3. Specificity of the clinical approach towards chronic cough in obese patients As explained above, obesity is a very common disease worldwide but its prevalence in patients with chronic cough has been inadequately studied. In the epidemiological study carried out in the UK in 2006, 20% of patients with chronic cough were obese [14]. This means that the proportion of obese patients with chronic cough is probably high in clinical practice. Should we manage chronic cough in obese patients differently from non-obese patients? The guidelines on chronic cough management may be applied in obese patients albeit with some specific features. Chronic cough management in obese patients is outlined in Table 1. Asthma, one of the main causes of chronic cough, presents differently in obese patients. In the cluster analysis conducted by Haldar et al., the authors found an obese asthma phenotype with noneosinophilic inflammation [18]. The inflammatory profile of asthma may be different in obese patients compared to non-obese patients and the role of eosinophils in inflammation may be less crucial in obese asthmatics than non-obese asthmatics. However, sub-mucosal eosinophilic inflammation has also been found in asthma patients with obesity, which indicates that the association is probably more complex [19]. The obese-asthma phenotype is not a single entity and sub-phenotypes have been described depending on age, gender and asthma onset [20]. This probably involves various mechanisms of inflammation related to different endotypes. It is important to note that inhaled treatments appear to be less effective in obese patients with asthma.

Indeed, there is evidence to show that inhaled corticosteroids and longacting beta agonists are not as effective in asthma control in obese patients compared to non-obese patients [21,22]. The real efficacy of inhaled therapies on cough has not been assessed in obese patients. Cross-sectional epidemiological studies have demonstrated a higher prevalence of GERD in obese individuals compared to non-obese subjects. In a study involving 10,545 women, an increased risk of GERD was observed in obese patients with ORs of 2.92 (95% CI 2.35–3.62) with a BMI of 30–34.9 kg/m2, 2.93 (95% CI 2.24–3.85) with a BMI ≥35 kg/m2 compared to women with a BMI of 20–22.49 kg/m2 [23]. Long-term complications of GERD such as erosive oesophagitis (EE), Barrett's oesophagus (BE), and oesophageal adenocarcinoma have been linked with obesity [24,25]. However, obesity does not seem to affect treatment outcomes with proton pump inhibitors (PPI). In patients with GERD, a high BMI was associated with more severe EE at baseline. However, during PPI treatment, BMI was not a significant independent predictor of heartburn resolution or EE healing [26]. When obese patients are treated with PPI therapy for reflux, no increased risk of BE or oesophageal carcinoma has been observed [27]. If a GERD-induced cough is suspected in clinical practice, PPIs should be tested [6]. PPIs are likely to have a similar effect on chronic cough in obese and non85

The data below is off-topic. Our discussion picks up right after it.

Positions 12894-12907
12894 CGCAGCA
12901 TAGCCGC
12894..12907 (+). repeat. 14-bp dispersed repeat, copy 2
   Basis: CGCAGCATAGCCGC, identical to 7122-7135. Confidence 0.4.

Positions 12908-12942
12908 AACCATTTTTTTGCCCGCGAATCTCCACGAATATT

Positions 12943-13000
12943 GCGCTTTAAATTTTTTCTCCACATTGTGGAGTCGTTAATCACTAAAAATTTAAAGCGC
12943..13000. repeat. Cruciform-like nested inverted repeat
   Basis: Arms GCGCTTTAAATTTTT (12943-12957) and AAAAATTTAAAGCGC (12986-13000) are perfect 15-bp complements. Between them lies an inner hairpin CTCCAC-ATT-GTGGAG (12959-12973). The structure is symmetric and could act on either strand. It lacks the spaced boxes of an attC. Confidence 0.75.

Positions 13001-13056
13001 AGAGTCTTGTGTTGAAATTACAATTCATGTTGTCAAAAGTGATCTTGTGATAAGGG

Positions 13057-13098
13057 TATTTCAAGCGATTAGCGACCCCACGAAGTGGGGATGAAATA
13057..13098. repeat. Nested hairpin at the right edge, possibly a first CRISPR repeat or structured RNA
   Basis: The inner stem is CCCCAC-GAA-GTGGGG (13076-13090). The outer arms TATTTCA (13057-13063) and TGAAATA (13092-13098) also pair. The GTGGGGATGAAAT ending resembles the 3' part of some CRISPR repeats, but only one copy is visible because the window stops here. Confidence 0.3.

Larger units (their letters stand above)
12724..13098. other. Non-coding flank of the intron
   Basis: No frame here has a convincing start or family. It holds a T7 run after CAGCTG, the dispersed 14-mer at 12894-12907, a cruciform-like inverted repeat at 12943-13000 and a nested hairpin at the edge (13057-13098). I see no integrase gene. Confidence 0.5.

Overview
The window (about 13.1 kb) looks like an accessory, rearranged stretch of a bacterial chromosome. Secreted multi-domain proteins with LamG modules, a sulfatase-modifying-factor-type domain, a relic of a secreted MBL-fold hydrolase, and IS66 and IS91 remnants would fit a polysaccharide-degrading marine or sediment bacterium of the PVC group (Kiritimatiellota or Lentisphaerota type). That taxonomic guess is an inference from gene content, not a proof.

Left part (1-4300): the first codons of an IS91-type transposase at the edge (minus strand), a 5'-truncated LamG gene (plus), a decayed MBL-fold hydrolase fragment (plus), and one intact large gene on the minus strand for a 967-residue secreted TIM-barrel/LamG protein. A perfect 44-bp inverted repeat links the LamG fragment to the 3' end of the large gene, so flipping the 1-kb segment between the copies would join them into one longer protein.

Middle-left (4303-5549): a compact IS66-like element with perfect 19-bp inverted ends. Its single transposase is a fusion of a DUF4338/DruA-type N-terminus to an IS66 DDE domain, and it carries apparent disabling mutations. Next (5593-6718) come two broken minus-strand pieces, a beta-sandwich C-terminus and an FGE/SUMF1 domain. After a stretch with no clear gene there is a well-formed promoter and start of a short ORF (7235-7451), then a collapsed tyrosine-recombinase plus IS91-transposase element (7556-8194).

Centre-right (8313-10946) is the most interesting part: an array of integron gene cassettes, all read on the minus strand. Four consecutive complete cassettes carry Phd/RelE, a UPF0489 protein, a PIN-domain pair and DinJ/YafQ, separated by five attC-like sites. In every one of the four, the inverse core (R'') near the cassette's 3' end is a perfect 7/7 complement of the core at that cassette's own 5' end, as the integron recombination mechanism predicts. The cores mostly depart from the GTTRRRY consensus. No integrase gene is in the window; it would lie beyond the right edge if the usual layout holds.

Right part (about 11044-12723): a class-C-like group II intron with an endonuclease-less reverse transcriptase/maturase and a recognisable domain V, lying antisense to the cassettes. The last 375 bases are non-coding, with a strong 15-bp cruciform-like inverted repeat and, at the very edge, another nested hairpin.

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obese patients. Robust evidence is needed to validate the use of PPIs in obese patients with GERD-induced cough. A comprehensive history and physical examination are crucial in patients with chronic cough to rule out any life-threatening conditions and direct the investigation (see Table 1). In obese patients, clinicians should collect information relating to dietary habits, physical activity, eating patterns and the possibility of an eating disorder (binge eating disorder, night eating syndrome, bulimia), health consequences of obesity, patient expectations and motivation for change and previous treatments for obesity, according to the guidelines on the management of obese patients [28]. In addition to weight and height, waist and hip circumference should be measured especially during the follow-up. Indeed, waist and hip circumference is a better marker of adiposity especially visceral adiposity than BMI and it has been shown that waist circumference is significantly associated with hypertension, type 2 diabetes and OSAS [29]. Blood pressure should be routinely recorded in obese patients. Clinicians should be aware of obesity-related diseases such as diabetes, dyslipidaemia, cardiovascular, respiratory and joint diseases, and sleep disorders. As described below, some obesity-related diseases have an impact on chronic cough. Minimal investigations in chronic cough should be carried out in order to determine the causes involved in cough. Fraction exhaled nitric oxide (FENO) is a helpful easy-to-use tool in patients with chronic cough because a high level of FENO is associated with cough variant asthma (CVA) and may predict the response to inhaled corticosteroids [30]. Obese individuals have a slight but significant increase in FENO compared to underweight individuals and obesity should be taken into account when FENO is performed in a context of chronic cough [31].